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Kmart shakes up top management

Bankruptcy may be ultimate result of retailers’ struggles

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DETROIT — Amid speculation Kmart Corp. could seek bankruptcy protection, the troubled retailer announced on Thursday some key management changes and said it was continuing to review its finances.

Kmart named James B. Adamson, one of its board of directors, to be chairman, replacing Charles Conaway, who remains as chief executive.

Kmart also said Mark S. Schwartz, who joined the company in September 2000 and most recently served as president and chief operating officer, is "no longer with the company."

The retailer, based in Troy, Mich., said Adamson will serve as the principal liaison between the board and the company's senior management.

Adamson, 53, has been a member of the Kmart board since 1996. He is the former chairman, president and chief executive of Advantica Restaurant Group Inc., which owns and operates Denny's, CoCo's and Carrow's. He previously was CEO at Burger King Corp. from 1993 to 1995 and earlier served as a senior executive at Target Corp.

Kmart is the nation's third largest discounter behind Wal-Mart Stores and Target, but has been struggling to compete against the lower prices of its main rivals.

Kmart's troubles picked up speed earlier this month after officials announced that 2001 results would break even at best because of disappointing holiday sales, and suggested they might seek additional financing.

The retailer's board held a regularly scheduled meeting on Monday and Tuesday, but until Thursday's announcement, Kmart had refused to comment on its financial state.

Shares of Kmart were down 8 cents a share at $1.52 a share in late morning trading after initially rising on the New York Stock Exchange. Its stock has been sinking since last week's announcement about 2001 earnings expectations.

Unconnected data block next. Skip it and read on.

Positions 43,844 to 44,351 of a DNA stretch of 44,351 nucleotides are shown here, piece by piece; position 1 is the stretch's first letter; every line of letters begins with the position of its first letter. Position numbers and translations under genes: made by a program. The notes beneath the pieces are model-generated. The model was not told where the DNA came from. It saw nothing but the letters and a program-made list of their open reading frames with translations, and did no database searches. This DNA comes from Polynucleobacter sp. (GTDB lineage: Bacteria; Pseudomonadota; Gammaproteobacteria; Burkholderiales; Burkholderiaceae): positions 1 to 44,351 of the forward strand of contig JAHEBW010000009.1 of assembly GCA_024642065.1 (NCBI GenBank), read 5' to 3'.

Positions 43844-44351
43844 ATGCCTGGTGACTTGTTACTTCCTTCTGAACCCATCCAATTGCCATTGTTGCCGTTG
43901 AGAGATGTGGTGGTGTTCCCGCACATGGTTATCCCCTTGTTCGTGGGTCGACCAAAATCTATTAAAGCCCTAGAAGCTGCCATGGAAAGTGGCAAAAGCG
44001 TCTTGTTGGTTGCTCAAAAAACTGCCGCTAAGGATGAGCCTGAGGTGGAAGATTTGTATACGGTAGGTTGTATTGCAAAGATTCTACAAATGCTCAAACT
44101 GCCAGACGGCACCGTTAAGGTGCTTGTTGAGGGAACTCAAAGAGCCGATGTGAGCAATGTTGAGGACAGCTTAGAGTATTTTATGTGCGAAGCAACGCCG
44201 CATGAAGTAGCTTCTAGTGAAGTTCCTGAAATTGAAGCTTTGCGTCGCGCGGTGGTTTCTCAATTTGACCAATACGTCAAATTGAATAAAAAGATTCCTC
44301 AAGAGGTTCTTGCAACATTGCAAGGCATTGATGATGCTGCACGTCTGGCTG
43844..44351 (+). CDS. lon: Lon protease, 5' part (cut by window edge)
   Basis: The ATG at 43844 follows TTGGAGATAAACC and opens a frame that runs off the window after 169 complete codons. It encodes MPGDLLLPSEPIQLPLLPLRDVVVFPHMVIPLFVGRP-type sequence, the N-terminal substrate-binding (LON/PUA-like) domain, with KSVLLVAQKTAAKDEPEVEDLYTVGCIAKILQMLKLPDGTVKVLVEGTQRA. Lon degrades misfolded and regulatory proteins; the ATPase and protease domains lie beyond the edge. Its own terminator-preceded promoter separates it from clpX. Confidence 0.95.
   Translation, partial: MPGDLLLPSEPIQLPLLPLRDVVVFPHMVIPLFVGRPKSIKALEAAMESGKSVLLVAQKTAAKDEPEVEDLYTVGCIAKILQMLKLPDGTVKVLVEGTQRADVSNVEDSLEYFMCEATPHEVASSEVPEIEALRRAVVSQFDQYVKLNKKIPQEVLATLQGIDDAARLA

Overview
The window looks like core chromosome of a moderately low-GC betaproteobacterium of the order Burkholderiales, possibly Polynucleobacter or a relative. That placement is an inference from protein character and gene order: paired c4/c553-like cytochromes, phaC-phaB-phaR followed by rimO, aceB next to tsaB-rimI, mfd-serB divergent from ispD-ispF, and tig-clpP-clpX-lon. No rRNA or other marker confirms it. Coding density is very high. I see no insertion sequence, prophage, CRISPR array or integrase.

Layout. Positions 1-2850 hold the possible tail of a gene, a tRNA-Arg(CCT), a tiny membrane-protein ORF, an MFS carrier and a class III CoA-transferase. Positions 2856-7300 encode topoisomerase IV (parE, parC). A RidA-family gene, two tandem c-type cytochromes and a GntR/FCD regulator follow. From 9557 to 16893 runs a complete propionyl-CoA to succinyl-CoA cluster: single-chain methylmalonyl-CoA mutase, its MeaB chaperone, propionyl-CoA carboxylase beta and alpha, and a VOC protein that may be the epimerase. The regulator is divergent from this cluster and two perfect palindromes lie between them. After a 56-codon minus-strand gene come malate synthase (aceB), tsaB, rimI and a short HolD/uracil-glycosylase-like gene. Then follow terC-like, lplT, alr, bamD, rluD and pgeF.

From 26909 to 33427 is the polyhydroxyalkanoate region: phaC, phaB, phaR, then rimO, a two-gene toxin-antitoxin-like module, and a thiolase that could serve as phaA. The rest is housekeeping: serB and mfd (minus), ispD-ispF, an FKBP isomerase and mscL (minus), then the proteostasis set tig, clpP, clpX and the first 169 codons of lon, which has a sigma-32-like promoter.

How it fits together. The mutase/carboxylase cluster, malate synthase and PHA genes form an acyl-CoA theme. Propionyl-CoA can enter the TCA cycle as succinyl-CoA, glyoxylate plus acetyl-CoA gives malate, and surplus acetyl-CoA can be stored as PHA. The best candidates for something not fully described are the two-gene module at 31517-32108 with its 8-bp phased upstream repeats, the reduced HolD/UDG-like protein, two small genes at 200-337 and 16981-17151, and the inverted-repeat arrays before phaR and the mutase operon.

In Thursday's release, Kmart said it continues to evaluate its finances and business plans for the 2002 and 2003 fiscal years. The company said it also is continuing discussions with its lenders regarding existing and possible supplemental financing facilities.

On Jan. 2, Prudential Securities Inc. said it would not be surprised if Kmart filed for Chapter 11 bankruptcy "if trends do not improve" in the next six months. The investment firm downgraded the discount retailer's stock from "hold" to "sell."

For the most part, industry experts have been able only to speculate about a Chapter 11 filing, which experts say would mark the biggest retail bankruptcy in history.

Justin Pettit, a partner with Stern, Stewart & Co., said it's hard to determine what the impact of Thursday's changes will be.

"I think (Chapter 11) is absolutely still an option," Pettit said. "I think the Chapter 11 fear is almost self-fulfilling. I don't think we have enough information yet to stop the downward spiral."

Pettit said the fact Conaway is still with the company tends to indicate that the company is sticking with its previous restructuring strategy.

Since Conaway became Kmart's CEO in May 1999, he has closed unproductive stores, reintroduced the BlueLight Special and made other changes to help the discount retailer become more productive and more efficient.

Standard & Poor's took Kmart off its 500 index at the market's close Wednesday. That forces mutual funds modeled on the index to shed the stock.

Kmart has about 275,000 employees and 2,105 stores in all 50 states, Puerto Rico, U.S. Virgin Islands and Guam.